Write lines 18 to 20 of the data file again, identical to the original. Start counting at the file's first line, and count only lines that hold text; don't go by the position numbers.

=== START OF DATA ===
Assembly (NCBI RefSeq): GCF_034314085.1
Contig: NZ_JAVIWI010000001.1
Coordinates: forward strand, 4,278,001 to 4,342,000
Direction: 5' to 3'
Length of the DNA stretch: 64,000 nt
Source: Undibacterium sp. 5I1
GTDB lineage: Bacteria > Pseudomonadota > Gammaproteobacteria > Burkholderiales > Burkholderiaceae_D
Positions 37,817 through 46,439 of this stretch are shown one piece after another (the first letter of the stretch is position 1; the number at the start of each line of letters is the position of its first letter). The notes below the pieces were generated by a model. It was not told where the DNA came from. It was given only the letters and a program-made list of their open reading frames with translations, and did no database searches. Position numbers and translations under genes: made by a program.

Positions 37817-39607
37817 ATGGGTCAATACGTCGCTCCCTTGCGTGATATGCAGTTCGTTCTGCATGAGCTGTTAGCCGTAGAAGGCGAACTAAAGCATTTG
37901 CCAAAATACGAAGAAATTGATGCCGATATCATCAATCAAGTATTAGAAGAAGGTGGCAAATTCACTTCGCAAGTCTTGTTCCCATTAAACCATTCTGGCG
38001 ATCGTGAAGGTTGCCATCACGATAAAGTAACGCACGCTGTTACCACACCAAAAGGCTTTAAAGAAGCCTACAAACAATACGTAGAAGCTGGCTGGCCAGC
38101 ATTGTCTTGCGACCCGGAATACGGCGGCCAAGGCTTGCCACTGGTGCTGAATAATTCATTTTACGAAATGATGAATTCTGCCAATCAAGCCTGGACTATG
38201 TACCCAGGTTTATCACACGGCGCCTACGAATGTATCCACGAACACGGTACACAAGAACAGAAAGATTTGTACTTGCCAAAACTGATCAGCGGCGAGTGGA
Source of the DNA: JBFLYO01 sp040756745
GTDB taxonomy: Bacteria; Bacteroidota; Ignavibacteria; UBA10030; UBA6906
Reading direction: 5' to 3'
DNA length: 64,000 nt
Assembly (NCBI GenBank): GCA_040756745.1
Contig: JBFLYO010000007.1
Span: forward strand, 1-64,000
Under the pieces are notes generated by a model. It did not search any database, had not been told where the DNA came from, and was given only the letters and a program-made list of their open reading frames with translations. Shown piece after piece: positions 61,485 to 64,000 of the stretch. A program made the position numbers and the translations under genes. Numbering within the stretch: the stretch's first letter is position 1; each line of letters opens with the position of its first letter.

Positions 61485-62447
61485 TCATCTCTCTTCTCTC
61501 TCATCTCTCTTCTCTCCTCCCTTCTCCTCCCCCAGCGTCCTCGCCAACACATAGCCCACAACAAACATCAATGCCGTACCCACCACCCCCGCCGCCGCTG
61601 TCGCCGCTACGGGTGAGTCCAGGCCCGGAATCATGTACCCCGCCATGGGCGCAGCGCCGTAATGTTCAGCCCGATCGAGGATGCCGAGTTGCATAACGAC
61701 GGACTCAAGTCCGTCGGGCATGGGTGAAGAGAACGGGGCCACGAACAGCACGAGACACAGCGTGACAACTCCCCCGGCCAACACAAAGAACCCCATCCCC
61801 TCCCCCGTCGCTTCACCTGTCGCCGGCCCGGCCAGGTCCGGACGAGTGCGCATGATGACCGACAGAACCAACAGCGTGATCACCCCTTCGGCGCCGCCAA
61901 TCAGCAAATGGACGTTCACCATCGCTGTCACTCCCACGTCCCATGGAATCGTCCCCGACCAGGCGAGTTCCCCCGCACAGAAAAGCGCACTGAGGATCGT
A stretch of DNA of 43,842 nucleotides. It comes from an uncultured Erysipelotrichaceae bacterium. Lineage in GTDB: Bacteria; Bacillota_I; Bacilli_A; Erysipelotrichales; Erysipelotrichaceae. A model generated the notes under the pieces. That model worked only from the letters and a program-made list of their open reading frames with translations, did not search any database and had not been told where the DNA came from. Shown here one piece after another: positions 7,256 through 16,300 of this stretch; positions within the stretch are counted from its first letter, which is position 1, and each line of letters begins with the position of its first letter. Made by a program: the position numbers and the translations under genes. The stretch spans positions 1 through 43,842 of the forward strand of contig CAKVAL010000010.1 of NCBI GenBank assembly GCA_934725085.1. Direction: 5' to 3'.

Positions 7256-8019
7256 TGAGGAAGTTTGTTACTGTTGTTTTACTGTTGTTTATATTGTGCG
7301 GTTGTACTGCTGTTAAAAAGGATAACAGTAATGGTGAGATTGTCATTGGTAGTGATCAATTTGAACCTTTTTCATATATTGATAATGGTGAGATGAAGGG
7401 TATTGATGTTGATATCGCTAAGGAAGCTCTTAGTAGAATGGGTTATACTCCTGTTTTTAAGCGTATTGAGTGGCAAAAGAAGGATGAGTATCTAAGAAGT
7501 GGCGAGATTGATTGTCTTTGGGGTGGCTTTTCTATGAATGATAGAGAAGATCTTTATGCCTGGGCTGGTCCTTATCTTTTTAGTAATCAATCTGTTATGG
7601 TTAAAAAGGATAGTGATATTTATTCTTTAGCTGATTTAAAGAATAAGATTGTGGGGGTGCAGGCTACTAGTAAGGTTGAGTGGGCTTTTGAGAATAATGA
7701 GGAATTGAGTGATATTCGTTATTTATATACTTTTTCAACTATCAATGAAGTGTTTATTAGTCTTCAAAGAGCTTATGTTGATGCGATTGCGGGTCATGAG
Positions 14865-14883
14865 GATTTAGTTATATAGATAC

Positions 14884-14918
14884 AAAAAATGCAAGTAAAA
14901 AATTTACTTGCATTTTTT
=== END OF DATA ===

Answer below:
DNA length: 64,000 nt
Assembly (NCBI GenBank): GCA_040756745.1
Contig: JBFLYO010000007.1